Entry level marketing positions are often as varied in responsibility and description as they are in the number of industries they occupy. Entry level marketers are referred to as specialists. They work under a manager and/or a director, and depending on the industry and type of company, will perform a wide range of tasks that other members of the team don't have time to manage.
A big part of the marketing specialist's role consists of legwork. The marketing manager and director often enter into relationships with partners, vendors and suppliers who all have a stake in the current marketing plan. The specialist will send emails requesting logos and images, make calls to check on the status of the relationship and manage deadlines. Whenever a partnership marketing plan exists, the specialists must receive final approval of all artwork and initiatives. The partner must sign off before anything runs publicly, while the specialist is the one who spends time hunting down the concerned parties to get the job done on time.
Entry level marketing personnel are often charged with the creation and development of marketing initiatives. While the managers and above are responsible for coming up with the ideas, the entry level specialist is the one who does the back-and-forth communication with the graphic and digital artists to develop the content. Once the materials have reached a mature stage, the marketing manager will give input and sign off. Email blasts, scheduled mailings and flyer distribution all fall on the specialist, who receives guidance from the manager and director. The basic idea is for the specialist to handle the details of the process so the manager is free to work on other things.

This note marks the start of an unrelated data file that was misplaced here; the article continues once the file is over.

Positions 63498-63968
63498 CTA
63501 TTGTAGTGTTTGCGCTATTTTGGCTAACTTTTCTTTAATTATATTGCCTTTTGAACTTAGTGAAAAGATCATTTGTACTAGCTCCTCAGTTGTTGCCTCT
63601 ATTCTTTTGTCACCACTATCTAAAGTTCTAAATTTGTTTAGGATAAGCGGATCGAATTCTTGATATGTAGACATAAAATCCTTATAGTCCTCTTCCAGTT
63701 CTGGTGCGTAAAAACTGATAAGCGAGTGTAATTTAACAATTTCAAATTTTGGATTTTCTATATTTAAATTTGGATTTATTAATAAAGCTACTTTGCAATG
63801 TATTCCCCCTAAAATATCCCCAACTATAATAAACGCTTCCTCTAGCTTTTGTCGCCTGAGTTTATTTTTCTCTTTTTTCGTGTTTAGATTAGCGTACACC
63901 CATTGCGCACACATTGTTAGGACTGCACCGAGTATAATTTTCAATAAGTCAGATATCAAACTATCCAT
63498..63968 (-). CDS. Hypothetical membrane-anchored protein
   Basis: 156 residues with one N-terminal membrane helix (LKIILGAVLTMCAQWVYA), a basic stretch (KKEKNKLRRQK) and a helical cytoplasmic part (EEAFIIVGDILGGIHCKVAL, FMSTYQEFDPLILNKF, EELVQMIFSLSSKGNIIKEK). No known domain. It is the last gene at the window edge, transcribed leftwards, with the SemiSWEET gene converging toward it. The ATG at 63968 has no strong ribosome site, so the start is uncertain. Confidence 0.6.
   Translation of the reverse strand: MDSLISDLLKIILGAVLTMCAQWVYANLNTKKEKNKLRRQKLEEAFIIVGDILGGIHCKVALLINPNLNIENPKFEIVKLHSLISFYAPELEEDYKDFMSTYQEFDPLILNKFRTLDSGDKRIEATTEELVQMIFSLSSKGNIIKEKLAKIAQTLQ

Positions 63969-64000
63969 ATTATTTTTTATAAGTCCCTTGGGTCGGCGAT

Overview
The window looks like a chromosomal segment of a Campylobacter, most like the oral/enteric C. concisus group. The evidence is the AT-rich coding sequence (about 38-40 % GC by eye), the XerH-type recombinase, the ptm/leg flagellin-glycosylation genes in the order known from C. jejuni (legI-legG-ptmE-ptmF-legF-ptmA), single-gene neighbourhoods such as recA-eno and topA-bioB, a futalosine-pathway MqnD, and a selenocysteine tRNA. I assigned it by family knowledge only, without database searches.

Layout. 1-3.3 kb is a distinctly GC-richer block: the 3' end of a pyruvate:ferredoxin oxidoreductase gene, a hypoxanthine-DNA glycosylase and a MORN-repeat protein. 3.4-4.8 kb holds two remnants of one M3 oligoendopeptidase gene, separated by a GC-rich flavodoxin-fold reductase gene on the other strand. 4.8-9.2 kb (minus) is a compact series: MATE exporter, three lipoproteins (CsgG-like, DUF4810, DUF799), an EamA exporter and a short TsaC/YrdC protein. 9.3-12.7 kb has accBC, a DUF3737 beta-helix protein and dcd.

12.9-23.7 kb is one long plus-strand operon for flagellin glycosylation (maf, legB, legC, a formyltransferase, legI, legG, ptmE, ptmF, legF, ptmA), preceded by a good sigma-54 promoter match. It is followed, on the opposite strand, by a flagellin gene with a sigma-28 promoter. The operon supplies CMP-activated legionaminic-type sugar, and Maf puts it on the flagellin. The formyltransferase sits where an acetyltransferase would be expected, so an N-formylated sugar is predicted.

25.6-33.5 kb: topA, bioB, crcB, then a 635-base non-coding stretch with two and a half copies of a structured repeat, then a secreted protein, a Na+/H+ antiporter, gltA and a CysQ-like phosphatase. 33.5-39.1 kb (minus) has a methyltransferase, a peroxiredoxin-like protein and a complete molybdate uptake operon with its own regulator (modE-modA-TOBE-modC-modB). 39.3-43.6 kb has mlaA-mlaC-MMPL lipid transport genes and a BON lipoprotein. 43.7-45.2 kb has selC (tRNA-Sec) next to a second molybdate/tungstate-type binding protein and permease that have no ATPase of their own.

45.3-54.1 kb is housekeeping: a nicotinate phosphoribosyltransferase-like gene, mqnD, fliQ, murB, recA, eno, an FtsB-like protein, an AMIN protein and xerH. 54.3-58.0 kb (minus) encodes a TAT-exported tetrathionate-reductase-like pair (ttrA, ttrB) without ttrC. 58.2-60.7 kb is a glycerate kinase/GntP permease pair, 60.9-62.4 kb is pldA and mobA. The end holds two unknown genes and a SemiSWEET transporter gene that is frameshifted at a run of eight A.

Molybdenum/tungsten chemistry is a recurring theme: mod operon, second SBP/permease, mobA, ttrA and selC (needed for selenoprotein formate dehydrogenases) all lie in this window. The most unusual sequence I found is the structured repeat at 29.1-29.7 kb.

Entry level marketers are usually charged with monitoring and adjusting the company's various paid search engine marketing efforts. Search engine optimization is very important to businesses that want to stay near the top of the results list for consumers using search engines to find information about products. New marketers need to know how to research key words and phrases, and how to best distribute allotted funds to bring the best results. Marketing managers typically set the guidelines for expenditures and distribution, until the new hire demonstrates enough skill to carry on alone.
Marketing copy is a huge part of all advertising. It's present in print, Web and broadcast marketing, and is where the consumer finds your message and the information necessary to drive sales. Text is collected from a variety of sources including suppliers, corporate writers and lawyers, and reputable Web references. Marketing copy is then placed into every ad by the marketing specialist. On many occasions, the specialist will also be asked to add or remove content to suit a given piece. Over time, entry level marketing may develop a copy writing and editing specialty, which makes them more valuable to an employer.
Robert Morello has an extensive travel, marketing and business background. He graduated with a Bachelor of Arts from Columbia University in 2002 and has worked in travel as a guide, corporate senior marketing and product manager and travel consultant/expert. Morello is a professional writer and adjunct professor of travel and tourism.